On February 18, Uganda goes to the polls. Like many countries around the world, social media has become part and parcel of political communication and conversation in Uganda. For example, social media played a significant role during the first ever presidential debate on January 15. The hashtag #UGDebate16 trended throughout the debate.
Ugandans like never before use social media tools to engage in election-related chatter. According to the Uganda Communication Commission, Uganda had over 11 million Internet users as of March 2015 and 1.8 million Facebook subscribers in the country of over 37 million as of Novembers 2015, while mobile subscriptions are estimated to be 19 million.
I spoke with Michael Niyitegeka, an accreditation consultant and an authority on social media in Uganda, to discuss the role that social media has played in this election season.
Prudence Nyamishana (PN): What has the role of social media been in this year's election in Uganda?
Michael Niyitegeka (MN): Social media has taken a role that nobody anticipated it would have. Out of the blue, there is a lot of attention from all the political actors and players. It's like they have woken up to the reality that social media is not something that they can take for granted. And so there has been a lot of investment, a lot of people hired to run social media campaigns and candidates’ pages. Therefore, the relevance and importance of social media in Uganda has gone to a different level. On the other hand, there has been what I can call amateurism because the people who hired and were hired to conduct social media campaign did not come up with clear strategies at the beginning of the campaign. As a result, some started strong and died out, others gained momentum as a the campaigns went on, but if they had planned in advance the aspirants would have had better mileage on social media.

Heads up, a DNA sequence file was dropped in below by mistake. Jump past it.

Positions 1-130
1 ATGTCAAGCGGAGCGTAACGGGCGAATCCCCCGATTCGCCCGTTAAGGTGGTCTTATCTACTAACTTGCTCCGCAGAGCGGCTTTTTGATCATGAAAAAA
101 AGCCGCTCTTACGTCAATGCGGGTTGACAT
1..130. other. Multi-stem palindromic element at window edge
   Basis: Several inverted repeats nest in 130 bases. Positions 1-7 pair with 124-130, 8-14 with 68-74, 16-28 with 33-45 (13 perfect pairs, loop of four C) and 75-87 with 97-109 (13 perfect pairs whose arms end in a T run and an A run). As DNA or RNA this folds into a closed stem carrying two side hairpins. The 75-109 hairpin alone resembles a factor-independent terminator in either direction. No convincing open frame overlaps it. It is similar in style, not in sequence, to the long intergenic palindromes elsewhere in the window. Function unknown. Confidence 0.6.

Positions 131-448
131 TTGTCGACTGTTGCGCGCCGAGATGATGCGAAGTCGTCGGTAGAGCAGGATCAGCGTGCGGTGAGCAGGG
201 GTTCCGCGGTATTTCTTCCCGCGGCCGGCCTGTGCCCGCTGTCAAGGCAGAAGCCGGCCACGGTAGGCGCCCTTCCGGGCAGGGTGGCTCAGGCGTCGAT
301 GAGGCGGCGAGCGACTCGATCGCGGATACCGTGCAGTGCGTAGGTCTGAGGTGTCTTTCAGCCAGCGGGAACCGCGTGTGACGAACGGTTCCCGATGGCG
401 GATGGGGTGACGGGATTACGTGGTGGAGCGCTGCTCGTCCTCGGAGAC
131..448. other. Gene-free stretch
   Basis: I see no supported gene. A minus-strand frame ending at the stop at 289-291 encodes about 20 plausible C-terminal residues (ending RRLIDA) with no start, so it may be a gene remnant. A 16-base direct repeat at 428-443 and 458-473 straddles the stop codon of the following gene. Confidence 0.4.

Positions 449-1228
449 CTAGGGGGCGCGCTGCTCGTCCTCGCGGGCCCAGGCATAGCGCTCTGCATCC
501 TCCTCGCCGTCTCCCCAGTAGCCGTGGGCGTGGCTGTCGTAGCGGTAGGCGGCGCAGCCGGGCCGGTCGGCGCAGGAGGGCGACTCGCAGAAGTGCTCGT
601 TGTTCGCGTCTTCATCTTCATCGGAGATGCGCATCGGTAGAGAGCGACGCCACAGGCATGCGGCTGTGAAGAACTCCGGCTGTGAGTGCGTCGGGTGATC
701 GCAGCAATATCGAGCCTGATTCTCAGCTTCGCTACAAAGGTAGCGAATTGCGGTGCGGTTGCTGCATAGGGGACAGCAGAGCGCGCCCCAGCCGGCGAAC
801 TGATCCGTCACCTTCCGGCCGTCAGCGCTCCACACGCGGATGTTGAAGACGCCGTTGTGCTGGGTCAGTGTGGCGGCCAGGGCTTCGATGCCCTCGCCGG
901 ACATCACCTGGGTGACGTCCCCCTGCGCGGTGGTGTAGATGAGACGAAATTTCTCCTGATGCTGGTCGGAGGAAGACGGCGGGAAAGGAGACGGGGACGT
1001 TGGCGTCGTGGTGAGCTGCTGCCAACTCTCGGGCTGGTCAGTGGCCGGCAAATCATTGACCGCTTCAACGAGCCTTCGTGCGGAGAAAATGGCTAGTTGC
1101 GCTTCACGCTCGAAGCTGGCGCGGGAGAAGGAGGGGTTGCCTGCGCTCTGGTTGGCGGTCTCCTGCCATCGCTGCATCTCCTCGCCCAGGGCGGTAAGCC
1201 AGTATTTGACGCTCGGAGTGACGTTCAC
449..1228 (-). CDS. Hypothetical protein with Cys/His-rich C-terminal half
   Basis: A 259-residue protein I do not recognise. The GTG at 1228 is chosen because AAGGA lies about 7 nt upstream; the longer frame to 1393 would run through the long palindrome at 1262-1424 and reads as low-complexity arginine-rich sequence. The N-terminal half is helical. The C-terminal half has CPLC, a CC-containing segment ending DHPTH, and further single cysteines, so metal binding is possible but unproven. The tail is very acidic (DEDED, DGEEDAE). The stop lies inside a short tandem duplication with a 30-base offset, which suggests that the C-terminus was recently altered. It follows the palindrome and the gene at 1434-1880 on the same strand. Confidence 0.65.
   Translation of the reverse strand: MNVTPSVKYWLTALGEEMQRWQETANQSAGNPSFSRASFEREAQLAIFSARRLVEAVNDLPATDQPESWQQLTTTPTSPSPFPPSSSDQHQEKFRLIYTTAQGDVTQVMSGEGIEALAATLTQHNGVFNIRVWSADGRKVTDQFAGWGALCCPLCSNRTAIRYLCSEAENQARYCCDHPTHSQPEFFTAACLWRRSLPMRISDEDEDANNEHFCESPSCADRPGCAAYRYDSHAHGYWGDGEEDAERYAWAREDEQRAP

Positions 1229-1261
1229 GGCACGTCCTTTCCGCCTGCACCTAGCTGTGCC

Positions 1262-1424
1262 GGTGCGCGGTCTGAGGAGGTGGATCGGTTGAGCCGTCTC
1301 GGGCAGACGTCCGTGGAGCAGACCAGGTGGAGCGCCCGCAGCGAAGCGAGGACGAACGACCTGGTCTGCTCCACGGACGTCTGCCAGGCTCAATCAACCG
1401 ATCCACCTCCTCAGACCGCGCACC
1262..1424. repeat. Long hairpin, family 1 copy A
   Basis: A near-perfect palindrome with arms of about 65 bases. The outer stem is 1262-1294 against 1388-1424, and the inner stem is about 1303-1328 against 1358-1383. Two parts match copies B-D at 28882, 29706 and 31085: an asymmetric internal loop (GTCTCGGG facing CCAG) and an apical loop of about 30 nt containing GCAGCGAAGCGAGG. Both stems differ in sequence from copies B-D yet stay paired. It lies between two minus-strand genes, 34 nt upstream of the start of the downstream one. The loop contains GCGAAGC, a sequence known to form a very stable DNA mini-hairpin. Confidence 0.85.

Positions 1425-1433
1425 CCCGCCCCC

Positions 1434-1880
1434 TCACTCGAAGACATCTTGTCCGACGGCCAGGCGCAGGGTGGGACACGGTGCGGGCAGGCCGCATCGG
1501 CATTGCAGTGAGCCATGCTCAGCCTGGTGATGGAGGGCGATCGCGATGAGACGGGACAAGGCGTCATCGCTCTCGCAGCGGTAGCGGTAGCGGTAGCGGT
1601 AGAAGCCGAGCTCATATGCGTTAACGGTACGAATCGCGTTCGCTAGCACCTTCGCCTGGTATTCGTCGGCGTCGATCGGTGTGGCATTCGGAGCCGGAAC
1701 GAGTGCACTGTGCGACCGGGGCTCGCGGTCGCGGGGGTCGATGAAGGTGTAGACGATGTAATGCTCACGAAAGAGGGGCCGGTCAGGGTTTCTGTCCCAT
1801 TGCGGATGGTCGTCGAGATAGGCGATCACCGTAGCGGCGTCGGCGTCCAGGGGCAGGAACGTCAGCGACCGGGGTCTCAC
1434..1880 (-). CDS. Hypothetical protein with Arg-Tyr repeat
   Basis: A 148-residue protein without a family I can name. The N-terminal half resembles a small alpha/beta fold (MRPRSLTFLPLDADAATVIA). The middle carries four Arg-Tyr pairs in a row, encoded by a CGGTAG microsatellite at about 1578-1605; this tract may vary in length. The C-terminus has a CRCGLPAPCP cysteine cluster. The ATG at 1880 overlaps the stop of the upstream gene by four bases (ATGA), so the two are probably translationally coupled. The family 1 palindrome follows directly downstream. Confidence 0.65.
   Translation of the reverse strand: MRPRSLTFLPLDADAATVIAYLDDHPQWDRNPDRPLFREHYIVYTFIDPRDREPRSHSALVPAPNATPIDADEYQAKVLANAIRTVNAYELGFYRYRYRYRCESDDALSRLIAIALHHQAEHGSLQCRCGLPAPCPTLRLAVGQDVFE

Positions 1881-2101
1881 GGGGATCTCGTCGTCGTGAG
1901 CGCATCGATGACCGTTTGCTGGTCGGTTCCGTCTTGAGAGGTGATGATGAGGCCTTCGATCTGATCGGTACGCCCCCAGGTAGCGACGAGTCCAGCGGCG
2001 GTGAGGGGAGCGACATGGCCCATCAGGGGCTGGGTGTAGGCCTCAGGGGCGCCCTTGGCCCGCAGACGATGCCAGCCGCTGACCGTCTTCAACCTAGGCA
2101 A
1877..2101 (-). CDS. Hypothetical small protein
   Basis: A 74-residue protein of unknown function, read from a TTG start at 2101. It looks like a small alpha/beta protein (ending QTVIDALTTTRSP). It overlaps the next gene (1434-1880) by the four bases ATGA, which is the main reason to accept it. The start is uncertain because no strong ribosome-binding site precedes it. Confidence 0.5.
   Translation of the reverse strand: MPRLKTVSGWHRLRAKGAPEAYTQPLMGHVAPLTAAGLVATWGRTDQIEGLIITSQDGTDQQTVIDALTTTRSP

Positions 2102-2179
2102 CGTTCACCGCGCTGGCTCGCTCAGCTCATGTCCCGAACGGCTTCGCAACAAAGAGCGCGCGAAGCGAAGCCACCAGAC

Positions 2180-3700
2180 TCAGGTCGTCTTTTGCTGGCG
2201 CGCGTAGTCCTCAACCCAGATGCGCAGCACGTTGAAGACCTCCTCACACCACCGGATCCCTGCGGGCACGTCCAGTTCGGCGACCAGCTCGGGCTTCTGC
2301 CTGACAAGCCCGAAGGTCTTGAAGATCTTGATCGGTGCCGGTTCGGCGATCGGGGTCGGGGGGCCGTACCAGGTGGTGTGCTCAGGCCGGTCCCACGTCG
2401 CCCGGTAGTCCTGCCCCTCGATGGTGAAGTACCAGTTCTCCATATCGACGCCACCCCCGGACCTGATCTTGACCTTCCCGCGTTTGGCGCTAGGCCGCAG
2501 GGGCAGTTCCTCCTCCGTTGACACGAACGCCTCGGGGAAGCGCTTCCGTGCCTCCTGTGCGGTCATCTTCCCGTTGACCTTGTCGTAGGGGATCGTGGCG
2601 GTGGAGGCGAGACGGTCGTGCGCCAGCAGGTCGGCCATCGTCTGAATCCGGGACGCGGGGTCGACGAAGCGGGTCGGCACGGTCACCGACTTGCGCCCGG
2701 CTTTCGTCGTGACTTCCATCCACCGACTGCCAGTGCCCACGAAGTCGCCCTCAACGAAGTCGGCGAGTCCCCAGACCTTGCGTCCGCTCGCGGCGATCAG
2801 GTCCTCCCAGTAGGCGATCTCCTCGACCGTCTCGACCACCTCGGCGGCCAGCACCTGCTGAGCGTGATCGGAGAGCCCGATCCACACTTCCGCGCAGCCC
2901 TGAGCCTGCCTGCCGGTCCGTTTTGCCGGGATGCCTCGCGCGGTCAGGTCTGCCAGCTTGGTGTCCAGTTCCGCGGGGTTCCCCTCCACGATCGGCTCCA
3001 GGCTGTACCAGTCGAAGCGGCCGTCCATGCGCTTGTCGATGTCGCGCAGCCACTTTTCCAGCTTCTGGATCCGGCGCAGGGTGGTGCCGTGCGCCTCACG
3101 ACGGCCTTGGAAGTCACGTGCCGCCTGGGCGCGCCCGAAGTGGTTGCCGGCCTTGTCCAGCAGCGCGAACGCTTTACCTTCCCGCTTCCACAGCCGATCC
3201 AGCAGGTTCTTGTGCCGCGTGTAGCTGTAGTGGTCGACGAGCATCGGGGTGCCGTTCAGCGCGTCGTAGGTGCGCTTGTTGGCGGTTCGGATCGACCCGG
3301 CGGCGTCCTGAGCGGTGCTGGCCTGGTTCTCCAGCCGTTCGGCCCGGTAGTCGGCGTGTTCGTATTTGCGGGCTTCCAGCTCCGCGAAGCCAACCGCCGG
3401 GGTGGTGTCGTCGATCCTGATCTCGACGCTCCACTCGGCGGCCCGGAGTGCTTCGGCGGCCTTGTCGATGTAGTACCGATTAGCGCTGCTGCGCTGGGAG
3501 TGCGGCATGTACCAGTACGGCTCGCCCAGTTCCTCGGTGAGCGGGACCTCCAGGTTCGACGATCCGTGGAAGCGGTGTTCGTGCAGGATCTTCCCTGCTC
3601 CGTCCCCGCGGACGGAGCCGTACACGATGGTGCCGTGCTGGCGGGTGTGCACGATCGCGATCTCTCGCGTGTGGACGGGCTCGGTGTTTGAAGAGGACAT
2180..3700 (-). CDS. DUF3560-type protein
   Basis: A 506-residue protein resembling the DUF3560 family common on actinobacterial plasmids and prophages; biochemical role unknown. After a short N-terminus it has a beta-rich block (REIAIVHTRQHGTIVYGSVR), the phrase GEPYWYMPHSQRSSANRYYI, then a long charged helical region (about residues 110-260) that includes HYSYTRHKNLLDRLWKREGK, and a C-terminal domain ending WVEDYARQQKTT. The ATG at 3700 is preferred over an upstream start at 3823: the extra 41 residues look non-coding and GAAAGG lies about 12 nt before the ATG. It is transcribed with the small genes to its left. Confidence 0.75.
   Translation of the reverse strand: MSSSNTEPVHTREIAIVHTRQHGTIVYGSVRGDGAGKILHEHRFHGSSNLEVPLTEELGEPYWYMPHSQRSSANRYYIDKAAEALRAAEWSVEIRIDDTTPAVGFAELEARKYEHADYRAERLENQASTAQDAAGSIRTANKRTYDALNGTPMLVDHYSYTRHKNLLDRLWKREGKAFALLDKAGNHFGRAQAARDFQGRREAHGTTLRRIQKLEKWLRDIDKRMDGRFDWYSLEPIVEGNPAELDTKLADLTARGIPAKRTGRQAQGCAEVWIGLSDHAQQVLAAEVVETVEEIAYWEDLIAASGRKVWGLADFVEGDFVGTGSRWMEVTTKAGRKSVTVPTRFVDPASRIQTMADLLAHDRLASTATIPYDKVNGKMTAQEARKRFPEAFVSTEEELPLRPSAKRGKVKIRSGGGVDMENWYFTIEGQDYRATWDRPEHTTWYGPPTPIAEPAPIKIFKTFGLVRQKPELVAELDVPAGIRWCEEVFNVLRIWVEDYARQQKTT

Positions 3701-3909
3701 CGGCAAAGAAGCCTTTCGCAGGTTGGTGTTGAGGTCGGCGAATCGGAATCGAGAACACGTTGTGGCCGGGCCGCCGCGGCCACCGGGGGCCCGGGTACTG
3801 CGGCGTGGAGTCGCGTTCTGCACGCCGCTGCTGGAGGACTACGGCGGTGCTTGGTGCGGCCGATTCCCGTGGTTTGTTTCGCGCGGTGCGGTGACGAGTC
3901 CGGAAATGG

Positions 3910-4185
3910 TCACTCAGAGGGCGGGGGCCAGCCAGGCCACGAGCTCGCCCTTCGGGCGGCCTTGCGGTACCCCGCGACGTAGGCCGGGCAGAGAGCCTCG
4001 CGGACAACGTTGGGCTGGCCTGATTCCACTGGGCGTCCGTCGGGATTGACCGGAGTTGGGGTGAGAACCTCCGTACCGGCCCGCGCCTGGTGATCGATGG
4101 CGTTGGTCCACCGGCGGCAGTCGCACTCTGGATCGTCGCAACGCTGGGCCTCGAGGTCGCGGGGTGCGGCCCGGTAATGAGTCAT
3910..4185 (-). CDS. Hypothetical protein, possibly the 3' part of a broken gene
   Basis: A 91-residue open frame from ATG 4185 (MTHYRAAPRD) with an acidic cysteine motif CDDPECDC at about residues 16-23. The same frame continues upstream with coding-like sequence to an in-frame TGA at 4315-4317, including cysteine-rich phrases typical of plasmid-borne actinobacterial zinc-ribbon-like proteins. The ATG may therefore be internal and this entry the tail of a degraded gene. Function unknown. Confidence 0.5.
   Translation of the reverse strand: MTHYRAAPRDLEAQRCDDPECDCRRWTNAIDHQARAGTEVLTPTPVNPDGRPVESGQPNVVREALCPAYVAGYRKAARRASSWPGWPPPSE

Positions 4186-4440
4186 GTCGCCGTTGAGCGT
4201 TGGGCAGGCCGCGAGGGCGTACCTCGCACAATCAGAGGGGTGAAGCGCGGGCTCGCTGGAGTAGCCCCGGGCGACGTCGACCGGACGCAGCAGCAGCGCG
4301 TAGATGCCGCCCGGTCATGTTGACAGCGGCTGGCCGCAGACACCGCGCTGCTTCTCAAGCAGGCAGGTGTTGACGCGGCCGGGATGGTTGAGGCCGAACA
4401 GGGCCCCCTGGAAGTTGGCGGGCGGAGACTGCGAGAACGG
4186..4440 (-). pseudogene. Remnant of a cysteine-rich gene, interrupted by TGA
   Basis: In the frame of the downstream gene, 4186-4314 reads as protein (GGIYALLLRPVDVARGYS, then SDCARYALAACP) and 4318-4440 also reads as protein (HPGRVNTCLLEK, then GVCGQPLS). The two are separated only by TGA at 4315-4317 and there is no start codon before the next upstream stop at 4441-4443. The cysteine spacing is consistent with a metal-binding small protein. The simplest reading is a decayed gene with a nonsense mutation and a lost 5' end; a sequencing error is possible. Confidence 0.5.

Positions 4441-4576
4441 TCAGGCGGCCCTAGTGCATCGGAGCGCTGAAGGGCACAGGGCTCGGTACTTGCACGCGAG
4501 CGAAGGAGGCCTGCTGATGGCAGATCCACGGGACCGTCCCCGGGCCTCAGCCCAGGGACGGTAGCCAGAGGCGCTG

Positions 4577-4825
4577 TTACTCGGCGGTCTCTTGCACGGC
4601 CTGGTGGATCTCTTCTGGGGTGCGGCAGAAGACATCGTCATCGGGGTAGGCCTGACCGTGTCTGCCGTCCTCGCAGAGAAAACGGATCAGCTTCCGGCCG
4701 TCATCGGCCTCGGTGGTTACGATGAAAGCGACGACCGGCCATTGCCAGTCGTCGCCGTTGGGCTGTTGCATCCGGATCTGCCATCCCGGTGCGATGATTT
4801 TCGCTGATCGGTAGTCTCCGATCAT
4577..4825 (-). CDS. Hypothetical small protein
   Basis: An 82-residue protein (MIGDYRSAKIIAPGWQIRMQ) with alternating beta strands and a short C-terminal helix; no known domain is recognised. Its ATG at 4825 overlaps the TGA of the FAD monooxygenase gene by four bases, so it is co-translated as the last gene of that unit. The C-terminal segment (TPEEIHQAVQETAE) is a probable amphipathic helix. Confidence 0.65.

Social media users in Uganda have also evolved and the number has increased. For example the number of people that have just joined Twitter during the campaign season is massive. Social media has claimed a position that it didn’t have in the beginning- it has become more important and more critical. People share real-time photos that caused some camps to ‘Photoshop’ crowds to give the impression to voters that they have support. Social media has elevated some political personalities and events such as the presidential debate, which was closely followed and intensely debated by Ugandans because of social media.
PN: Do you think Ugandans have successfully engaged with the presidential candidates on social media?
MN: From my observation, I think one or two presidential candidates are tweeting for themselves, the rest have hired social media teams. The candidates come up with a social media team, who come up with a Twitter handle and a Facebook page. They basically run the campaigns on behalf of the candidate. You don’t get the feel of the natural person, the actual candidate behind the Twitter handle but more of a robot tweeting on what the candidate is doing.
Have we been able to engage the camps from a machinery perspective? National Resistance Movement, the ruling party, has tried to organise Twitter chats but it’s also not consistent and people are not paying attention to them in terms of engagements. For instance, when the party hosted Hon Rebecca Kadaga, the first female Speaker of Parliament in Uganda, people were just tweeting what Kadaga was saying but it would have made more sense if Kadaga was the one tweeting and having a conversation with social media users. I am sure this would have been different. So social media engagement is something that political camps jumped on, but I don’t think that it is something that they seriously made strategies for.